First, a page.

It's the Fourth of July, a time for Americans to celebrate our independence from England and reflect on our country's history and heritage. I think it's more important than ever to learn and understand our history, for if we do so we will have a better idea of how to move forward and advance from these troubling times. For those who don't know, I am a historian by trade and by choice. My business isn't setting tables and collecting dinnerware-it's based in local history, historic preservation and tourism. My love of setting tables comes from childhood lessons, and I love to infuse all my passions together, to which I feel I do a fairly successful job. But-I am first and foremost a Montanan, historian and preservationist!
This year, I chose my table setting to be American products only on the table, with the exception of the napkins. I don't have any cloth napkins that are made in America, so the Living Quarters ones from Herberger's made in China would have to do. They went well with the antique red and white checked cloverleaf table cloth, found at a local thrift store and was well-loved. I chose Fiesta Lapis (Herberger's) for the dinner plates, and paired them with salad plates made for the Havre Masonic Lodge by Syracuse China (eBay), and topped with a frosted cobalt blue custard cup made by Anchor Hocking (thrift store). For the water, I used Central Park, also by Anchor Hocking (Walmart), and for the wine I used George and Martha Washington goblets made by Fostoria for Avon for our nation's Bicentennial (thrift store). Other pieces in that collection include a cobalt blue Mount Vernon little platter (thrift store) and a clear glass eagle and shield little platter (thrift store), used in this setting for the rolls. A large creamer or small pitcher featuring the image of Mount Vernon rounds off that collection (thrift store). The silver plated flatware is Grenoble by Oneida (estate sale from friends). I used the same Fiesta Scarlet and White ball style salt and pepper shakers from the Canada Day setting. For the butter, I used a marriage of two different glass companies: a cover in a grape and leaf pattern by Mosser Glass in cobalt blue on an Anchor Hocking Presence Cobalt Blue salad plate (both thrift store finds). The centerpiece is comprised of American made crocks and two ruffled Fenton Art Glass small vases in milk white hobnail (various sources).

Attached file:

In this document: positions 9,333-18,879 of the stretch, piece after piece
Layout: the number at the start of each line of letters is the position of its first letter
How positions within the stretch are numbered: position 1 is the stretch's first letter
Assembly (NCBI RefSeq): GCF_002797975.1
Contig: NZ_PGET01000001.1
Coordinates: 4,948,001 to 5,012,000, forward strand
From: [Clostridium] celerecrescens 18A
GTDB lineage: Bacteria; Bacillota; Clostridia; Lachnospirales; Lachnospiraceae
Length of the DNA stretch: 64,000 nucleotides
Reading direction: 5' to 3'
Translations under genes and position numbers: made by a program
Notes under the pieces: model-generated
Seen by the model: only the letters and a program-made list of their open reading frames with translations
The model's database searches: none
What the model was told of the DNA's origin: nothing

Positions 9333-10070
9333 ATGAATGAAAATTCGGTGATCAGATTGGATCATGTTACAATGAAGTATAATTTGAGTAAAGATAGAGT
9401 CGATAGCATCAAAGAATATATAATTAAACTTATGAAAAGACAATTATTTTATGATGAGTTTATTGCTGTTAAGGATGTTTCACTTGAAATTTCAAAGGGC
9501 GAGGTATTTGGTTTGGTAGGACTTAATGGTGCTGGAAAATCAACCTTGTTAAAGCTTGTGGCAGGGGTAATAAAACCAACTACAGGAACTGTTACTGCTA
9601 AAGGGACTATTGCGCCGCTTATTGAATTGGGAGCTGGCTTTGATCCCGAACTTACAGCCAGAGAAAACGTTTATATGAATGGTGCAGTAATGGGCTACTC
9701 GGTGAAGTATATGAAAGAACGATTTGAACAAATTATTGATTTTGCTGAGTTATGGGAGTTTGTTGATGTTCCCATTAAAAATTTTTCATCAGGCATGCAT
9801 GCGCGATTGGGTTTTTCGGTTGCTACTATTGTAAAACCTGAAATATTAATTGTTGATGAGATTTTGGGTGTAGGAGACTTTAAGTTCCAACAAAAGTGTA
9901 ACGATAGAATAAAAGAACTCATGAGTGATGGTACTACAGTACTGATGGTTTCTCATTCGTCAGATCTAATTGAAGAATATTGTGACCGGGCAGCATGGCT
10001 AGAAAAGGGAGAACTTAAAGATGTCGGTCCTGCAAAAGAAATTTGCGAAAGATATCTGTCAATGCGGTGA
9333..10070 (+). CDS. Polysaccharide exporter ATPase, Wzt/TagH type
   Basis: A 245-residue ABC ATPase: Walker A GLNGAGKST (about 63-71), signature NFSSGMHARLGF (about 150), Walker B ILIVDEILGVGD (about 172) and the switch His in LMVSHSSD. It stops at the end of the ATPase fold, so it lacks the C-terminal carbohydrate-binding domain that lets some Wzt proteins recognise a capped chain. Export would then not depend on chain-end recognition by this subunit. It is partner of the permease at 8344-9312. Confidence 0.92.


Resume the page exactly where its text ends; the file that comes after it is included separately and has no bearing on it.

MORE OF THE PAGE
On the Pepin Sideboard are the dessert and tea service. Fiesta Lapis salad plates and fruit bowls (Herberger's) are set for dessert, while the matching Lapis cups and saucers (Herberger's) wait for tea to be poured from the Fiesta White teapot (eBay). Fiesta Scarlet covered sugar and creamer on a figure 8 tray wait to season the tea, if desired (gift). Water was served out of a handmade pitcher made by Salmon Falls Stoneware of Dover, New Hampshire in 1995 and is in the Blueberry Basket pattern (thrift store). At the left of the Pepin Sideboard is a beautiful bronze eagle head sculpture by Montana artist Mike Hollern (thrift store, can you believe it??). A fitting addition to the Pepin Sideboard vignette, don't you agree?
Because Canada Day and the Fourth of July are so close together, and I really wanted the feeling of Colonial America, I chose a New England menu for the holiday. On the menu was:
Tossed Green Salad with Ranch Dressing
Boiled Salmon with Egg Sauce
Boiled New Potatoes with Butter
Strawberry and Blueberry Shortcakes